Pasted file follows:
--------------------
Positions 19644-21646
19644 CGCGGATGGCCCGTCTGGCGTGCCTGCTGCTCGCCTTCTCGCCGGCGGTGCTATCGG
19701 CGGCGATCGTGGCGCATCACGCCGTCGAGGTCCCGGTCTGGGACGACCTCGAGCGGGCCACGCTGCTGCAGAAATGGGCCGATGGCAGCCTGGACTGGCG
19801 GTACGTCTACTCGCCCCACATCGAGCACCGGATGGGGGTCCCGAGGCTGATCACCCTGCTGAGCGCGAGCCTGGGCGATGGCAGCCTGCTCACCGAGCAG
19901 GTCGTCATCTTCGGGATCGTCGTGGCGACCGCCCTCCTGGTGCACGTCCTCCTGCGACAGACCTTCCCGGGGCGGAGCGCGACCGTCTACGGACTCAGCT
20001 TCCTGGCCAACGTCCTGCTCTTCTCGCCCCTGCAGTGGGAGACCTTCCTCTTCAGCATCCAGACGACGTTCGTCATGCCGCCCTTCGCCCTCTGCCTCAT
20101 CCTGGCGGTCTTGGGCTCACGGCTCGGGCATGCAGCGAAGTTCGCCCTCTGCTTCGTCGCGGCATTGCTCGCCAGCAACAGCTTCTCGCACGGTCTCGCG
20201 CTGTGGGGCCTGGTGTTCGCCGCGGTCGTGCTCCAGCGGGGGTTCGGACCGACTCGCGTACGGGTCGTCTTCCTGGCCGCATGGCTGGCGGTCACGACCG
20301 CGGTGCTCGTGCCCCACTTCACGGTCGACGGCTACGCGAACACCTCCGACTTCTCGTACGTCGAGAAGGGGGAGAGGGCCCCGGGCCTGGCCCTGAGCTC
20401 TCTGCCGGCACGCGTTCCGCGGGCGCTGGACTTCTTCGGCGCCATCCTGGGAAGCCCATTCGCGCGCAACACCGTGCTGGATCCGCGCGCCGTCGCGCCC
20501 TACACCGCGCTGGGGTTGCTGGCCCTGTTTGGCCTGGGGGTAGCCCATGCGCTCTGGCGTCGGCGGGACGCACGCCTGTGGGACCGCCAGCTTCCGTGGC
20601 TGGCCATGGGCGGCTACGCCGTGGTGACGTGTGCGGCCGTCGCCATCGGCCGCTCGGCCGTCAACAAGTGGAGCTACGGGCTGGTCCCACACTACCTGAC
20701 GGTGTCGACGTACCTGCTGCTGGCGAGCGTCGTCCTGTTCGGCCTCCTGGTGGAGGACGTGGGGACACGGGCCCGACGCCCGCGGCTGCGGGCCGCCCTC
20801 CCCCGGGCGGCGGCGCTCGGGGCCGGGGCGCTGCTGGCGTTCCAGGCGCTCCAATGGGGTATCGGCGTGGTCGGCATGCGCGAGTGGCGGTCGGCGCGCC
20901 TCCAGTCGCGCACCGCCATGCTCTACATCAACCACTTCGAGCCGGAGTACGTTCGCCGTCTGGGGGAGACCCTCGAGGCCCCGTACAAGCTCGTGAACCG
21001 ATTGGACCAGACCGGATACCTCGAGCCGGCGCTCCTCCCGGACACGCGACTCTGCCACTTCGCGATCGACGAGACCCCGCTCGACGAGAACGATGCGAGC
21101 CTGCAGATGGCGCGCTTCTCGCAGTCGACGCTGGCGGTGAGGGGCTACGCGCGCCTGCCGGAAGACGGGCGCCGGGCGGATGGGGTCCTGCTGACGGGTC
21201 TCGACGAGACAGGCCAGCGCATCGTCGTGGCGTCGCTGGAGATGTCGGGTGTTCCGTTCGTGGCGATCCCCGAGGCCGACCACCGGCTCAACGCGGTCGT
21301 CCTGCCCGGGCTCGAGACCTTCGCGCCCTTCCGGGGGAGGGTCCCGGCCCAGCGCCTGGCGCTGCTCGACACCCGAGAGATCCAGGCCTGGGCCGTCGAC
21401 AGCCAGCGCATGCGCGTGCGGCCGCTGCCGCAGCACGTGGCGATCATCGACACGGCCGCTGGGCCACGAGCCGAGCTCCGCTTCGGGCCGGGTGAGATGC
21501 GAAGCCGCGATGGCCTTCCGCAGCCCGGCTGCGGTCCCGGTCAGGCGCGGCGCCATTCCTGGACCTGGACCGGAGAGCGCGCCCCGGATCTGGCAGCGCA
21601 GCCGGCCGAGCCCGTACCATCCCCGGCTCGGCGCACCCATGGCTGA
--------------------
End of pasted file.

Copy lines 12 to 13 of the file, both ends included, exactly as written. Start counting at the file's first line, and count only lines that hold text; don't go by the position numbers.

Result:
20601 TGGCCATGGGCGGCTACGCCGTGGTGACGTGTGCGGCCGTCGCCATCGGCCGCTCGGCCGTCAACAAGTGGAGCTACGGGCTGGTCCCACACTACCTGAC
20701 GGTGTCGACGTACCTGCTGCTGGCGAGCGTCGTCCTGTTCGGCCTCCTGGTGGAGGACGTGGGGACACGGGCCCGACGCCCGCGGCTGCGGGCCGCCCTC